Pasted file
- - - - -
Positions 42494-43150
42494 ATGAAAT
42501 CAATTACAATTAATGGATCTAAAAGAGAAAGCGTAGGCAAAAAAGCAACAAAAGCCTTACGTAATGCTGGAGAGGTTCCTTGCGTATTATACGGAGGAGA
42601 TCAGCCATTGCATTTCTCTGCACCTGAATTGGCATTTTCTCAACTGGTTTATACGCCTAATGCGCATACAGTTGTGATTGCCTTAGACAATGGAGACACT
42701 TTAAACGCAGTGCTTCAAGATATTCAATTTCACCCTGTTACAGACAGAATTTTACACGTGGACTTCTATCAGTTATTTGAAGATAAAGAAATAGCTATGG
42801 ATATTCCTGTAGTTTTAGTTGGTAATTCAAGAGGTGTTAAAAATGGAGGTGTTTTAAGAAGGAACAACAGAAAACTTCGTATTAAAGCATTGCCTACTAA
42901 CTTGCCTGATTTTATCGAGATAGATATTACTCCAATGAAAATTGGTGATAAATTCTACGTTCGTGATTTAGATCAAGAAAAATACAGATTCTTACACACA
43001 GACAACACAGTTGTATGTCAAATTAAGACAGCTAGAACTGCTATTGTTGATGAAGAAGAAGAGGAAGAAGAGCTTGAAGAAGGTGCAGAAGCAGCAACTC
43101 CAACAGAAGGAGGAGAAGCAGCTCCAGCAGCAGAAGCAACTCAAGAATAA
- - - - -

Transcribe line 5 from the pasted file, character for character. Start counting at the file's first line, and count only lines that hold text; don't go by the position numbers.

42701 TTAAACGCAGTGCTTCAAGATATTCAATTTCACCCTGTTACAGACAGAATTTTACACGTGGACTTCTATCAGTTATTTGAAGATAAAGAAATAGCTATGG